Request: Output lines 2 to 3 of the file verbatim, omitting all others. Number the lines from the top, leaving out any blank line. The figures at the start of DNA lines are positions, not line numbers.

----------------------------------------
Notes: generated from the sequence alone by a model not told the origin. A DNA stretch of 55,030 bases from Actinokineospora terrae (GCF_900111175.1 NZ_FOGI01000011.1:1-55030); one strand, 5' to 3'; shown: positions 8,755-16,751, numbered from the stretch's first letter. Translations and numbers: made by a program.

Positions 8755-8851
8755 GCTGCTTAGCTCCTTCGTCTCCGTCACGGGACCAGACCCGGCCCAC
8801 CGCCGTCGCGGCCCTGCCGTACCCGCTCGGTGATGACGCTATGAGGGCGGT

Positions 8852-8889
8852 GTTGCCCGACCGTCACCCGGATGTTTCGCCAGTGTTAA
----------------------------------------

Positions 8755-8851
8755 GCTGCTTAGCTCCTTCGTCTCCGTCACGGGACCAGACCCGGCCCAC